Not All Internet Criminals are Hackers

Recently I was chatting with some friends about our nostalgia for AOL and the days of dial-up modems. The Internet has exploded in the 25 years since AOL brought the World Wide Web into every mailbox in America. Today, there are three times as many devices connected to the Internet than there are people on the face of the Earth. Instead of fighting with family members to stay off the phone so you could check your email, the average American now has eight devices that are connected to a network. This unprecedented access to every corner of the planet and facet of life has given the population of the world the ability to connect with each other in ways never dreamed of by the generations who came before us.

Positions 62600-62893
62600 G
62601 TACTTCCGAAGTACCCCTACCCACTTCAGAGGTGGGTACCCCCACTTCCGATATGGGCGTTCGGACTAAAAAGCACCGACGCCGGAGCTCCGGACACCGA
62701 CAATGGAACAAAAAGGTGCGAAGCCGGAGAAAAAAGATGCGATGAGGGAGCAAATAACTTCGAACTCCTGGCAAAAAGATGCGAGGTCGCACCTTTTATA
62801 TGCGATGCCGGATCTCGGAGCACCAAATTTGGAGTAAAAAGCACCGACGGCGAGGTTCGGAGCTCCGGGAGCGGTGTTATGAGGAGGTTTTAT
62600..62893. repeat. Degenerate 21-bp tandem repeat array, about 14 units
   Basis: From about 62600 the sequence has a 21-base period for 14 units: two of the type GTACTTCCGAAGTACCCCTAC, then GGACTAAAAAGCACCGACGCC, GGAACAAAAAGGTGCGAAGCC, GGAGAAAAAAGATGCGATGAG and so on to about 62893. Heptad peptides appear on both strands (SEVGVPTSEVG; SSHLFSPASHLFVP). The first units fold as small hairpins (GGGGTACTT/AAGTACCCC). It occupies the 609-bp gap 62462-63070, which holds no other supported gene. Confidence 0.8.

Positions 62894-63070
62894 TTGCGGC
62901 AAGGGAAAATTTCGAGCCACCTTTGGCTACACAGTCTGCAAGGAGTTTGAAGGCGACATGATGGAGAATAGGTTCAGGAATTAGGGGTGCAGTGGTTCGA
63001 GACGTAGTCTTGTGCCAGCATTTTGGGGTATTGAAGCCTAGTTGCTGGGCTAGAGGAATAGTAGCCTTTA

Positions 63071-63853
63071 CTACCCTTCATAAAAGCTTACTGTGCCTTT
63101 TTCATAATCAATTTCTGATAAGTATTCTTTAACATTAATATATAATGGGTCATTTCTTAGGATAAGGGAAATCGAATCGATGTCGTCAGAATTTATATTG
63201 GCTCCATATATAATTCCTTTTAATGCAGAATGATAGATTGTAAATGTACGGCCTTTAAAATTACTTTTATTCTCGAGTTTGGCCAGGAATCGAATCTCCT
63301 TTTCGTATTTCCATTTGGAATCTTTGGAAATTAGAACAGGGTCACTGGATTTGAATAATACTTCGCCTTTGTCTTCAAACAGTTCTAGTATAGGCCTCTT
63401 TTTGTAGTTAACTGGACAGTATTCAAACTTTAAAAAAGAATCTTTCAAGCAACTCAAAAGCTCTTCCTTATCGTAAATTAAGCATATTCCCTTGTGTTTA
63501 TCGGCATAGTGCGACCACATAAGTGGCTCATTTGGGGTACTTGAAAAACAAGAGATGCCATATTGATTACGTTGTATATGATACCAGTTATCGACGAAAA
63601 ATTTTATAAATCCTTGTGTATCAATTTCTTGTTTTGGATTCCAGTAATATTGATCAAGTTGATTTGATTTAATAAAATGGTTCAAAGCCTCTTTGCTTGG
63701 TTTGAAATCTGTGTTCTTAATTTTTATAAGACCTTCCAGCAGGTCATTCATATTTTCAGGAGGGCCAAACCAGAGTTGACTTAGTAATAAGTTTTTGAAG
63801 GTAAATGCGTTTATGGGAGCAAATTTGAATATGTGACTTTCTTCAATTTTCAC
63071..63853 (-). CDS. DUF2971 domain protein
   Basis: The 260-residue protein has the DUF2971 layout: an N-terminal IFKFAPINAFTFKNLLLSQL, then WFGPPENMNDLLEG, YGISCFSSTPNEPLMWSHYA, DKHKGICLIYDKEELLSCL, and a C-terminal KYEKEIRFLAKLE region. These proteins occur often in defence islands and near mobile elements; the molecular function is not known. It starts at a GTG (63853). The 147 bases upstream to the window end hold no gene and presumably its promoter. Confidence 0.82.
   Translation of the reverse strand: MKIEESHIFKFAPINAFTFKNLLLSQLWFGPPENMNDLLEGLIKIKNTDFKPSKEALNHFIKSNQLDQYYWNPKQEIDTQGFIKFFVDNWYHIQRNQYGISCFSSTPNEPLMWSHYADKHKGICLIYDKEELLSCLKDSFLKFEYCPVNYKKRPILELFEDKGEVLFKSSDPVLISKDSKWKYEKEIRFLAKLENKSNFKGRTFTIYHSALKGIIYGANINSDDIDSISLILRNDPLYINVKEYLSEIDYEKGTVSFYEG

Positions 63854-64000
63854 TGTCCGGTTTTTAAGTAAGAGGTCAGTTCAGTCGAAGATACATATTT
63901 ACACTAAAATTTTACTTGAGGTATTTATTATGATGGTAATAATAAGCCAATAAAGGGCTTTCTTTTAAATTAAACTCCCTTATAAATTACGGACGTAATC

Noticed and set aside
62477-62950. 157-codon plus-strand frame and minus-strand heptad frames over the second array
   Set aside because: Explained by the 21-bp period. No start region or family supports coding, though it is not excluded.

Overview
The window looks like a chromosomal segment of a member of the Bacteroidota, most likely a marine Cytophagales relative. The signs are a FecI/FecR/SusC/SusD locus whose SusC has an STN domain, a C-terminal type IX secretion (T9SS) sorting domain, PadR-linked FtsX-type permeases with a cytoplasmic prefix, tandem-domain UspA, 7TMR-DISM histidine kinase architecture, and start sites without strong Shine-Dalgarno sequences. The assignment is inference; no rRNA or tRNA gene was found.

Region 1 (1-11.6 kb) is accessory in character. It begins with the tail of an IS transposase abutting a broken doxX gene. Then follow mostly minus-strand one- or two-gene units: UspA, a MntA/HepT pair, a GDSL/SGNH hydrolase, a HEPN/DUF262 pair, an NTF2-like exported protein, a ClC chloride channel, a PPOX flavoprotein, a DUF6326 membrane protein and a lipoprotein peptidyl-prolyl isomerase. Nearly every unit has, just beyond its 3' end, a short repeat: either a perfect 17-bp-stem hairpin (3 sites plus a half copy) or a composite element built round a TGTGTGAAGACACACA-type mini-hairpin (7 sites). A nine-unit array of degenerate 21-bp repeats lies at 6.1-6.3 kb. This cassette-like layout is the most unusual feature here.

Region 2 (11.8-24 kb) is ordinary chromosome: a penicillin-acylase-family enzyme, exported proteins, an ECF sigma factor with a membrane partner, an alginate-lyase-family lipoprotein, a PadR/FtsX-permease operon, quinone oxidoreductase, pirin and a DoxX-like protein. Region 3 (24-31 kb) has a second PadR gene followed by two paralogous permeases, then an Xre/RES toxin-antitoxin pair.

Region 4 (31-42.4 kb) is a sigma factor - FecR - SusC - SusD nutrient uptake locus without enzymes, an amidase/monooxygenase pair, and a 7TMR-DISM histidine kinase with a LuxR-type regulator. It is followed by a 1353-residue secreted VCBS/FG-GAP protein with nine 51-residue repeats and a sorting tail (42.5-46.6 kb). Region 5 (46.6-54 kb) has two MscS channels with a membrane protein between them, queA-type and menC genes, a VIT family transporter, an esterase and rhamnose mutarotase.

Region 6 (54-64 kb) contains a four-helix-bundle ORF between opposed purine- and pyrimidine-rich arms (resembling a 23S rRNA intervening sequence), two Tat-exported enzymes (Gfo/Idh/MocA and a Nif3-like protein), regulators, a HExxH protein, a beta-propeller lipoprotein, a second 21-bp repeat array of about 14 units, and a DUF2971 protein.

Much has and will continue to be written about the prevalence, response, and deterrence of hacking as a cybercrime. However, with the exception of crimes related to pedophilia, very little is written or understood about the use of cyber resources to commit traditional crimes. The internet and internet connected devices have aided in the facilitation of crimes such as prostitution, dealing drugs, stalking, money laundering, human trafficking, murder-for-hire, extortion, terrorism, and a vast array of fraud schemes.

It is important for policy makers, law enforcement, and vulnerable citizens to be aware of the risk of crime on the internet, besides just downloading malware. Over the years I have worked with clients who have been bullied and harassed over the Internet, swindled out of thousands of dollars from cyber conmen (and conwomen), and have found themselves the victim of sexual predators or human traffickers. The internet is a difficult place to regulate and police, so it is up to individual users to protect themselves against the risk of internet criminals.

If you have been the victim of an internet crime, or if you would like more information about protecting yourself, please contact me at